Eugene Peterson wrote, in his book Christ Plays in Ten Thousand Places, "Jesus' imagery, to be followed soon by his sacrifice, is totally counter to our culture of more, more. Could Jesus have made it any clearer? We don't become more, we become less. Instead of grasping more tightly to whatever we value, we let… Continue reading Advent Day 10: Matthew 10: Following Jesus is an Upside Down Business
If you have to force something, you really need to ask if it is love. If it isn’t love, you really need to ask yourself if you are of Messiah.
Read: Matthew 5; Galatians 5; Exodus At its very core, Advent is a time to think about the first coming of Messiah and, perhaps, to telescope that thinking into the future and his Second Revelation. When we take the time to pause and think about the Advent of our Lord, we are pausing to note… Continue reading Advent Day 5: Matthew 5: The Things We Often Forget
Read: Matthew 3; Psalm 2; Isaiah 42; Genesis 22; 1 Peter 1:1-12 It is quite impossible for me to overstate how important it is for us to see the big picture in the Bible. We are so accustomed to reading the Bible to find either how to be saved (in some way that we usually… Continue reading Advent Day 3: Matthew 3: Things to Come
Read: Matthew 2; Psalm 2; Revelation 12; Genesis 12 I thought a little more about that genealogy from Matthew chapter 1: "The book of the genealogy of Jesus Christ, the Son of David, the Son of Abraham." So, in some way, Jesus is related to David and Abraham. OK. And the Lord made promises to… Continue reading Advent Day 2: Matthew 2: The Real King of Israel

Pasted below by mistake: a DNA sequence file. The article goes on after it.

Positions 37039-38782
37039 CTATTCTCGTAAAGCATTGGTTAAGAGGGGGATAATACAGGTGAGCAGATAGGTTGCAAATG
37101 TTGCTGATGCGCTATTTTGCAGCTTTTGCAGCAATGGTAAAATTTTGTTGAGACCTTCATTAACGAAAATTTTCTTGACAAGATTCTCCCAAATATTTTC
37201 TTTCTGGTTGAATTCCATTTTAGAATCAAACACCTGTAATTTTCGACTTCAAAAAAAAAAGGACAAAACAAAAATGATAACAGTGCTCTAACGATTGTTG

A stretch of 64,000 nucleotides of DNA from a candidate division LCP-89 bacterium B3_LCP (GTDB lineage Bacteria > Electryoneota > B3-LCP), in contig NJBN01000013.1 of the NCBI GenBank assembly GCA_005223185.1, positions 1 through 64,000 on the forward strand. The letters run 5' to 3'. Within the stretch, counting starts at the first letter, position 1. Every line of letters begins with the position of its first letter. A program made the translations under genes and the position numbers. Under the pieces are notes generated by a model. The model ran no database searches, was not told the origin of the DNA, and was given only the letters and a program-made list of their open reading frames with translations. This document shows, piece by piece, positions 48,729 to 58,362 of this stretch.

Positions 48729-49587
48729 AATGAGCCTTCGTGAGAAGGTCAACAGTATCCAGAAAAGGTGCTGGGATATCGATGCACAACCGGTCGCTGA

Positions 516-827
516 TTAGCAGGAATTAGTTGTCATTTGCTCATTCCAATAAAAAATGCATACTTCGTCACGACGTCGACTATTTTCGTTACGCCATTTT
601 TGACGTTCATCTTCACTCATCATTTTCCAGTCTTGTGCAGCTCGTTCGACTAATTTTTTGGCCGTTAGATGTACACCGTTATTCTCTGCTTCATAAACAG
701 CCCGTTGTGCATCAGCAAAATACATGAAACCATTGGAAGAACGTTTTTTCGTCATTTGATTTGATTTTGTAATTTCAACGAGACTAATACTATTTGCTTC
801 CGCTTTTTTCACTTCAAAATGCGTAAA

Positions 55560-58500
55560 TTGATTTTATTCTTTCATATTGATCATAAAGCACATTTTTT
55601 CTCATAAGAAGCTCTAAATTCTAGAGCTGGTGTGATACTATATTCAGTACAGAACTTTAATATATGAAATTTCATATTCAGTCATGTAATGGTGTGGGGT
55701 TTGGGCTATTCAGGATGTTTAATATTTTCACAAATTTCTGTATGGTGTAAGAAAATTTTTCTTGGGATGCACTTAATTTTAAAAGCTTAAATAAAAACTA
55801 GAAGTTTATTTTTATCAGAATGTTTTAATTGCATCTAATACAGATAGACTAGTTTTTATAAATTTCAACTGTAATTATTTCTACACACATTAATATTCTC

Read: Matthew 1; Romans 1:1-7; Hebrews 1; Isaiah 9:10-25 Advent is upon us and I am glad. It is an important time of the year for Christians to reflect upon the First Coming of Jesus and his subsequent ministry and, perhaps, to begin preparing ourselves for his Second Coming. You see, if the First Coming… Continue reading Advent: Day 1: Matthew 1 and the Genealogy of Jesus
And isn’t it funny who gets upset when Jesus does these things? You know, those who seem to have the most to lose–that is, their power. I love how Jesus simply loves, welcomes, and heals people and in so doing strips away the power of the powerful who will not.